Fundadvice Ultimate Buy & Hold---8.62%--5.66%----7.31%--5.92%
Dr. Bernstein's Smart Money---------8.57%--6.35%----8.00%--6.96%
Coffeehouse---------------------------8.19%--6.69%----8.07%---7.49%
Yale U's Unconventional------------11.96%--8.58%---9-48%----8.52%
Dr. Bernstein's No Brainer----------12.78%--8.57%--10.01%---8.71%
Margaritaville------------------------14.38%--8.37%---9.79%----7.50%
Second Grader's Starter*--------16.63%-10.61%-12.32%--10.08%

* The Three-Fund Portfolio

https://www.marketwatch.com/lazyportfolio

Happy New Year!
Taylor
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Re: The Three-Fund Portfolio Wins Again In 2020

Post by GRP »

Taylor Larimore wrote: Fri Jan 01, 2021 7:58 pm Bogleheads:

Another year has gone by and once again Allan Roth's Three-Fund Portfolio is FIRST among eight professionally designed Lazy Portfolios on MarketWatch:

Total Returns for 8 Lazy Portfolios

Portfolio--------------------------------1-yr-----3-yrs---5-yrs---10-yrs
Aronson Family Taxable:------------17.02%--9.21%--10.81%--8.35%
Fundadvice Ultimate Buy & Hold---8.62%--5.66%----7.31%--5.92%
Dr. Bernstein's Smart Money---------8.57%--6.35%----8.00%--6.96%
Coffeehouse---------------------------8.19%--6.69%----8.07%---7.49%
Yale U's Unconventional------------11.96%--8.58%---9-48%----8.52%
Dr. Bernstein's No Brainer----------12.78%--8.57%--10.01%---8.71%
Margaritaville------------------------14.38%--8.37%---9.79%----7.50%
Second Grader's Starter*--------16.63%-10.61%-12.32%--10.08%

* The Three-Fund Portfolio

https://www.marketwatch.com/lazyportfolio

Happy New Year!
Taylor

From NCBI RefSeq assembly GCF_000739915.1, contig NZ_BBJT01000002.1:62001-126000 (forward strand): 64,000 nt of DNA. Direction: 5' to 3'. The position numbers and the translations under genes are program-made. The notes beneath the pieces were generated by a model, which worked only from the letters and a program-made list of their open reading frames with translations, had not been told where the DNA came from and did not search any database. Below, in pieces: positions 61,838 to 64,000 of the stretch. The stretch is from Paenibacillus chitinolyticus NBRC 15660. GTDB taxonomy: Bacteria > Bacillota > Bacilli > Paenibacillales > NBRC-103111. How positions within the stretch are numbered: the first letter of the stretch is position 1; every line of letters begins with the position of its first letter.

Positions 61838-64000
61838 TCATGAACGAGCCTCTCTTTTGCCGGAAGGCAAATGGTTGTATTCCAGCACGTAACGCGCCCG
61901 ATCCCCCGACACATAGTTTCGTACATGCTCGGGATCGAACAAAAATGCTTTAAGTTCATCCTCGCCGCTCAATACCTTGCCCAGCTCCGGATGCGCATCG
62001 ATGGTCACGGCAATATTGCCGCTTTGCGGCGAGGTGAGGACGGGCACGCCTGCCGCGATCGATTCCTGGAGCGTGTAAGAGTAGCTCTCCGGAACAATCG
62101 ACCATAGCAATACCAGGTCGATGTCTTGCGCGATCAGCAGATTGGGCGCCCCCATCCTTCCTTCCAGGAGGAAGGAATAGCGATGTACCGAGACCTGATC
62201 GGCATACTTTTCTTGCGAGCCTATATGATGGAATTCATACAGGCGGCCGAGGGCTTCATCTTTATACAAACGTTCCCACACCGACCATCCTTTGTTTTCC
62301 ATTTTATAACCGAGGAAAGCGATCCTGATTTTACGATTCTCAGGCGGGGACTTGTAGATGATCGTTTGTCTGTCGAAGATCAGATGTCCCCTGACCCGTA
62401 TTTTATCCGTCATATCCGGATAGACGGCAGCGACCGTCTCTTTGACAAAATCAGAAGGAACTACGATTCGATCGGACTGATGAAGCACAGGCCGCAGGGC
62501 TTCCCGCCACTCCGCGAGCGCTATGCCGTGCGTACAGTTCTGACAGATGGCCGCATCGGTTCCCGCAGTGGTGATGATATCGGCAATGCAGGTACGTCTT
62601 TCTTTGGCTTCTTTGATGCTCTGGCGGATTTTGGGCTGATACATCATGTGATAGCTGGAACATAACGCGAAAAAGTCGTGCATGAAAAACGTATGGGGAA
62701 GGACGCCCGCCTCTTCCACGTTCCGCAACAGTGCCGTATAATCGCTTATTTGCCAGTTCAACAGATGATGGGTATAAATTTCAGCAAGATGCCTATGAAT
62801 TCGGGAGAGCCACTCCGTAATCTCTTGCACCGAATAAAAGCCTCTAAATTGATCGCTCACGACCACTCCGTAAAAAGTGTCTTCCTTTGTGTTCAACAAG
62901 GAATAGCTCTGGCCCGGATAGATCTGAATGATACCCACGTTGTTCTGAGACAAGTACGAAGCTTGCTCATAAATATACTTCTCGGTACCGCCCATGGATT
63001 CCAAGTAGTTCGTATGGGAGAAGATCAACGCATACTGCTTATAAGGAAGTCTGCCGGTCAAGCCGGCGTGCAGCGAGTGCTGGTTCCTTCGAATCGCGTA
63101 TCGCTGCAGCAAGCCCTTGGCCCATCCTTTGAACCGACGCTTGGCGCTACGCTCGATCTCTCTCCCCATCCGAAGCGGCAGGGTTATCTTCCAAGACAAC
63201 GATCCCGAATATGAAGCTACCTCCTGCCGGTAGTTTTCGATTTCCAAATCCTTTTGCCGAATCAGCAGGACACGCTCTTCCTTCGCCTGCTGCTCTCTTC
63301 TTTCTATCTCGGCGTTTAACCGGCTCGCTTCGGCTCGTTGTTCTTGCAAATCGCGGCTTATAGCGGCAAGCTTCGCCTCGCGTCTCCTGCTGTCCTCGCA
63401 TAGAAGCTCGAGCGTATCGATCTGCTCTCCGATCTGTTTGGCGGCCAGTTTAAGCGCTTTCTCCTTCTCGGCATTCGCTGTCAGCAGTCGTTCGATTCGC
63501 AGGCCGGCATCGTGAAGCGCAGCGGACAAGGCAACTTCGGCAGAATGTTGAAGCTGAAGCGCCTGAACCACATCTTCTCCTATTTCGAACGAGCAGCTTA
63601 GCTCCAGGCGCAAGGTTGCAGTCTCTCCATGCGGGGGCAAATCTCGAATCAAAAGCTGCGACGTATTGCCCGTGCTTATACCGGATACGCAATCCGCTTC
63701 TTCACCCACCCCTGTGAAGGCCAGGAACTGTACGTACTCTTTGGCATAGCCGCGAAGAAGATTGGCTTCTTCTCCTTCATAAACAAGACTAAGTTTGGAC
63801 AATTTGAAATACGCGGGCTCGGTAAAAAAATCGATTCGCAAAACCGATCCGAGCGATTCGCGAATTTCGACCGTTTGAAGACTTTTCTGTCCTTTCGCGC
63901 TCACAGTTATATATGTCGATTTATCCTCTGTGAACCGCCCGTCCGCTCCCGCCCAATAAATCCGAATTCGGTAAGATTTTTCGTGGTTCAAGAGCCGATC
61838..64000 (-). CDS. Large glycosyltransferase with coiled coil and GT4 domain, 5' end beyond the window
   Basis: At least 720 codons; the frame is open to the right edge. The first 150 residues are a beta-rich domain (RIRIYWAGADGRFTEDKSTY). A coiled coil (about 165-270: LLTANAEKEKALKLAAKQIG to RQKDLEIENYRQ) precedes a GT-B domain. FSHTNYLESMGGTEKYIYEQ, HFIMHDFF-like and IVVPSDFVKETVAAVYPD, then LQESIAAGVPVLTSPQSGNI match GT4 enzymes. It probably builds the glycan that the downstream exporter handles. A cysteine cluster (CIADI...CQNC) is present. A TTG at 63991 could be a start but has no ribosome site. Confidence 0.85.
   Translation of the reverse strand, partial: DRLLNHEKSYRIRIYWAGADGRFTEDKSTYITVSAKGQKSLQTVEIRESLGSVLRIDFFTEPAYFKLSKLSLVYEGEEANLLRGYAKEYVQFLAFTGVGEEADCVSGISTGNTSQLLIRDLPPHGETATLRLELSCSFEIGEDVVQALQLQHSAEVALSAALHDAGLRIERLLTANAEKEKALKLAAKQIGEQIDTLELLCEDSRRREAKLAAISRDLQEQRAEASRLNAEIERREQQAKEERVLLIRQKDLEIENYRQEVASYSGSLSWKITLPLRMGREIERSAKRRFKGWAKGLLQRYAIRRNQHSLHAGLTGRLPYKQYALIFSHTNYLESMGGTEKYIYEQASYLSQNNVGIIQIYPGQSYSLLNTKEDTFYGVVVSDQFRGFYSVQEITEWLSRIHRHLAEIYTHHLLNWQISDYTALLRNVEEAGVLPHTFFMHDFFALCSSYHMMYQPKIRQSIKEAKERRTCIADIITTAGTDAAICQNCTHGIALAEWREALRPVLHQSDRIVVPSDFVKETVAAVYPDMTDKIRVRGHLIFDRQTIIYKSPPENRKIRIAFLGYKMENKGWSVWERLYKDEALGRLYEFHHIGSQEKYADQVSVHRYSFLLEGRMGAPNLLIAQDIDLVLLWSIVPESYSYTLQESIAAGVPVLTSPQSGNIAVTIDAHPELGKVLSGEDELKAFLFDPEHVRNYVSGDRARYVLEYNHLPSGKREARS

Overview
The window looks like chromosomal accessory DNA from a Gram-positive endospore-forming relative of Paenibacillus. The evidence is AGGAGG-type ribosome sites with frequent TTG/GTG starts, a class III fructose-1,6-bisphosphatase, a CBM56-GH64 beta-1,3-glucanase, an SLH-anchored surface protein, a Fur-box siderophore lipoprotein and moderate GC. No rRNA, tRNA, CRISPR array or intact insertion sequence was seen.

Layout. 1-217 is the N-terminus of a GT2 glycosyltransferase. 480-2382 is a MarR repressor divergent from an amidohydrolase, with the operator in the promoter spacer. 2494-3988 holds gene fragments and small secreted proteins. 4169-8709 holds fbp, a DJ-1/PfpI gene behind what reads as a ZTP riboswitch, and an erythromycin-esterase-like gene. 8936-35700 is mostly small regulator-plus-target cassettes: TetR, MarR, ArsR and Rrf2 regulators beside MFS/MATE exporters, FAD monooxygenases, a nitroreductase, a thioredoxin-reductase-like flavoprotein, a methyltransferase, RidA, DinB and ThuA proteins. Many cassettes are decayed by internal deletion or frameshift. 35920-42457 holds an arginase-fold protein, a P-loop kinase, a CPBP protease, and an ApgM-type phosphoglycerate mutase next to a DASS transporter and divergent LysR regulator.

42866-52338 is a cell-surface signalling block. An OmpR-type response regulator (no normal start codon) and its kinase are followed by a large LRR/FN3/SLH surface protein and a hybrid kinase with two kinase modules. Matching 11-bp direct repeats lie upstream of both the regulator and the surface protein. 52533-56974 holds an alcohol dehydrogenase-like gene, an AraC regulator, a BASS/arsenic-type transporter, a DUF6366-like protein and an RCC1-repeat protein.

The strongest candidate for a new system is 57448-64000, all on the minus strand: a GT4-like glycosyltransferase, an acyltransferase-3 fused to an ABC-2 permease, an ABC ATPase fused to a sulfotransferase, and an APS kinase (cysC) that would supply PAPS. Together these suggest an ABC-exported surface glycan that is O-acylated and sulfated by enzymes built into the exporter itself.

Jack Bogle's Words of Wisdom: "The beauty of owning the market is that you eliminate individual stock risk, you eliminate market sector risk, and you eliminate manager risk." -- "The odds of outpacing an all-market index fund are, well, terrible."
Taylor, I'd like to thank you for your amazing forum contributions and your mentorship to us all!

Thanks to you I am a proud investor in the Three-Fund Portfolio. I am enjoying an immensely improved quality of life now that I don't have to look at stock tables all the time.

Press on, regardless!
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Re: The Three-Fund Portfolio Wins Again In 2020

Post by abuss368 »

Taylor Larimore wrote: Fri Jan 01, 2021 7:58 pm Bogleheads:

Another year has gone by and once again Allan Roth's Three-Fund Portfolio is FIRST among eight professionally designed Lazy Portfolios on MarketWatch:

Total Returns for 8 Lazy Portfolios

Portfolio--------------------------------1-yr-----3-yrs---5-yrs---10-yrs
Aronson Family Taxable:------------17.02%--9.21%--10.81%--8.35%
Fundadvice Ultimate Buy & Hold---8.62%--5.66%----7.31%--5.92%
Dr. Bernstein's Smart Money---------8.57%--6.35%----8.00%--6.96%
Coffeehouse---------------------------8.19%--6.69%----8.07%---7.49%
Yale U's Unconventional------------11.96%--8.58%---9-48%----8.52%
Dr. Bernstein's No Brainer----------12.78%--8.57%--10.01%---8.71%
Margaritaville------------------------14.38%--8.37%---9.79%----7.50%
Second Grader's Starter*--------16.63%-10.61%-12.32%--10.08%

* The Three-Fund Portfolio

https://www.marketwatch.com/lazyportfolio

Happy New Year!
Taylor
Jack Bogle's Words of Wisdom: "The beauty of owning the market is that you eliminate individual stock risk, you eliminate market sector risk, and you eliminate manager risk." -- "The odds of outpacing an all-market index fund are, well, terrible."